The stereotypes of slow stupid stoners that we see on TV and in movies have made many people believe that “marijuana makes you dumb.” But, does it really?
With the number of new legal marijuana users increasing every year, they should feel informed and safe when choosing to consume marijuana. Many are uninformed on its true effects, creating myths about marijuana and scares about marijuana’s long-term effects are as old as prohibition itself. One popular myth in particular that continues to spread is the idea that cannabis kills your brain. But is it true?
There is actually no scientific evidence that suggests marijuana has any neurotoxic effects on the brain. The original myth arose from a scientific research study in which monkeys were subject to
high and concentrated doses of marijuana. Due to variables affecting the results, these studies were discredited by much more accurate and controlled studies which have come up with the true conclusion. According to Dr. William Slikker of the National Center of Toxicological Research, there are no signs of negative alteration on the brain when consuming daily doses of marijuana. Further studies on heavier users still found no evidence of neurotoxicity in the brain.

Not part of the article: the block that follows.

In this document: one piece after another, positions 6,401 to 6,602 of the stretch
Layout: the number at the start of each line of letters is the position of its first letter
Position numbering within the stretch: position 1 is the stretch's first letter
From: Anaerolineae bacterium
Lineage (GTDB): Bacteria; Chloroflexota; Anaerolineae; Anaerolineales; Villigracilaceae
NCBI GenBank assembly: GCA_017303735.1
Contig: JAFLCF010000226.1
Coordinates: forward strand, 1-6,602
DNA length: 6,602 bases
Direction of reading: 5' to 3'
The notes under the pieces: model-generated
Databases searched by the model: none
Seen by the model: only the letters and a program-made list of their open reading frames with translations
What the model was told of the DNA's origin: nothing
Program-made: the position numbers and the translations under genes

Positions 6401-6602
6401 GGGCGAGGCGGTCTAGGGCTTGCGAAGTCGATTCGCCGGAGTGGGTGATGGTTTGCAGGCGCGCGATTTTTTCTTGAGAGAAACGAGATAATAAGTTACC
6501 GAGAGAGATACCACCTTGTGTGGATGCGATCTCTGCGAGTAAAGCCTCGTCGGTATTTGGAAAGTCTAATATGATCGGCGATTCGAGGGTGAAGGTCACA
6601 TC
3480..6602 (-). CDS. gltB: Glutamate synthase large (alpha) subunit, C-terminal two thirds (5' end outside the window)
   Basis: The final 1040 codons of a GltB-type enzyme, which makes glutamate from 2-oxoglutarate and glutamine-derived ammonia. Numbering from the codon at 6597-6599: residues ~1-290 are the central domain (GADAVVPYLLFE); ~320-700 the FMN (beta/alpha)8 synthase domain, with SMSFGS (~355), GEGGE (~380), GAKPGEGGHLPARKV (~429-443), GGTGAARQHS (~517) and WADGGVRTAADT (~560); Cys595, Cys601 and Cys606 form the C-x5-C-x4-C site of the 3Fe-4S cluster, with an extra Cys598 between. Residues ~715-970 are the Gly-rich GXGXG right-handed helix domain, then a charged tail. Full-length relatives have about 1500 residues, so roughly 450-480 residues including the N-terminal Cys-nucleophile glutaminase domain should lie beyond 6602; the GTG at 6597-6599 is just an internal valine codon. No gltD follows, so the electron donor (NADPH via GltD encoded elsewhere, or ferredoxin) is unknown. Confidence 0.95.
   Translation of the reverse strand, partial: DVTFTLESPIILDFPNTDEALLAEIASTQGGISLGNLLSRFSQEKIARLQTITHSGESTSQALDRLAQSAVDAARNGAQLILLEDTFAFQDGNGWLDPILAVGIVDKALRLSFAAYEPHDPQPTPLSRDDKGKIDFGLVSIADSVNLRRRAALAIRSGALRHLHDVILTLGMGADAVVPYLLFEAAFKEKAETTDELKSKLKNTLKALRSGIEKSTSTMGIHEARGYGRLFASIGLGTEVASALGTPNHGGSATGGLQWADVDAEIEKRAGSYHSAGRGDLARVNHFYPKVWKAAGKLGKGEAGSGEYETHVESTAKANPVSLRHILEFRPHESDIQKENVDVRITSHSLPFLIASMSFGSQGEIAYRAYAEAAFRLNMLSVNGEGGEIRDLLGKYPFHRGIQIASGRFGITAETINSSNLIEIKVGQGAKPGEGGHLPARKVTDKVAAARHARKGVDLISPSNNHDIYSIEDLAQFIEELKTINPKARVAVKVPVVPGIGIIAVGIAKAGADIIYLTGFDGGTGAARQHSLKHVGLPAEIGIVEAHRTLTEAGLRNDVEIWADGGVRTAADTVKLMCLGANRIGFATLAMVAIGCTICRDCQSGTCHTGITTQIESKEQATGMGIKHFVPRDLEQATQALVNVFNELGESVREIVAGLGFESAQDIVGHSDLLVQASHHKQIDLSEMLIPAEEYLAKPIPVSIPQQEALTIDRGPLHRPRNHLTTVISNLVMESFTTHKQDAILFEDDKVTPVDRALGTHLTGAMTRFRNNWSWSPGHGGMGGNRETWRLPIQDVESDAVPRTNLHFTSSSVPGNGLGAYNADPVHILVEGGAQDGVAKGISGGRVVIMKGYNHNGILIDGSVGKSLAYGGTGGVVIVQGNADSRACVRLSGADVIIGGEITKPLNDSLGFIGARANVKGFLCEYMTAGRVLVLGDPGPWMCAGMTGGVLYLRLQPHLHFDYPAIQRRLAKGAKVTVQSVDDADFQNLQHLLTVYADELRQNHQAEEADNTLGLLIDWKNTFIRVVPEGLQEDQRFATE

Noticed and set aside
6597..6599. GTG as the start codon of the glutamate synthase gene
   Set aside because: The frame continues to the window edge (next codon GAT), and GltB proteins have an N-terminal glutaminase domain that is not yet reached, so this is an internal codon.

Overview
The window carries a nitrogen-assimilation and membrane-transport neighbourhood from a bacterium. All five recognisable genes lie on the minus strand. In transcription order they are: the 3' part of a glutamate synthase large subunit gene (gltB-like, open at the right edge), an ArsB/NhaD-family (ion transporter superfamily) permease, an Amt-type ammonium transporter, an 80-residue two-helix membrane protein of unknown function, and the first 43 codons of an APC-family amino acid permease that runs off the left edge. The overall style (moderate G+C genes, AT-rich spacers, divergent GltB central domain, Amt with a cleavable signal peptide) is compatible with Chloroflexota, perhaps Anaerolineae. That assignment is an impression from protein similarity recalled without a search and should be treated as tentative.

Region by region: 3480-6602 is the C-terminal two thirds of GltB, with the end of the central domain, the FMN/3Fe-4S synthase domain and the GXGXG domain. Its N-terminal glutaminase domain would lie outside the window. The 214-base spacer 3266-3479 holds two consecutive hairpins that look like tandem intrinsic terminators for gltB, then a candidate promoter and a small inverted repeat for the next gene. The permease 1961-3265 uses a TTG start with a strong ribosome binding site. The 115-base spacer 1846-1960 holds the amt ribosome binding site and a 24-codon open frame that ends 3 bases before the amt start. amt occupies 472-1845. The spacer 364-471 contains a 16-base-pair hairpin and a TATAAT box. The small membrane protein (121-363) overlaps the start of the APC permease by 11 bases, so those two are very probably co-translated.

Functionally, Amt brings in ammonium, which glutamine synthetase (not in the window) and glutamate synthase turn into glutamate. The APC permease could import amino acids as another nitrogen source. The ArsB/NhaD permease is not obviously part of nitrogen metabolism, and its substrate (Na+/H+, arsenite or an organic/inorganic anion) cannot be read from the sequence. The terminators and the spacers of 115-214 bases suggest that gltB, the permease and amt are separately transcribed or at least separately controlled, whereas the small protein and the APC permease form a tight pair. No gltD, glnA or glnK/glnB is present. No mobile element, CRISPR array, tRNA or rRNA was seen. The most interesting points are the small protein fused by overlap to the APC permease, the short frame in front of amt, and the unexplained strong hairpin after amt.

In 2001, Dr Carl Hart published research showing that regular marijuana consumers showed no mental decline while high. Regular consumption, he found, led to a tolerance to marijuana’s impairing effects – the infrequent consumer who gets stoned might have more trouble solving the crossword puzzle, for example, but not the regular toker.
Another study from 2011 followed nearly 2,000 young Australian adults for eight years. It found that marijuana has little long-term effect on learning and memory— and any cognitive damage that does occur as a result of cannabis use is reversible after a short period of abstinence.
As research on the positive health effects of marijuana continues to move forward, it is safe to say that the myth of marijuana harming the brain can finally be put to rest.
What do you think?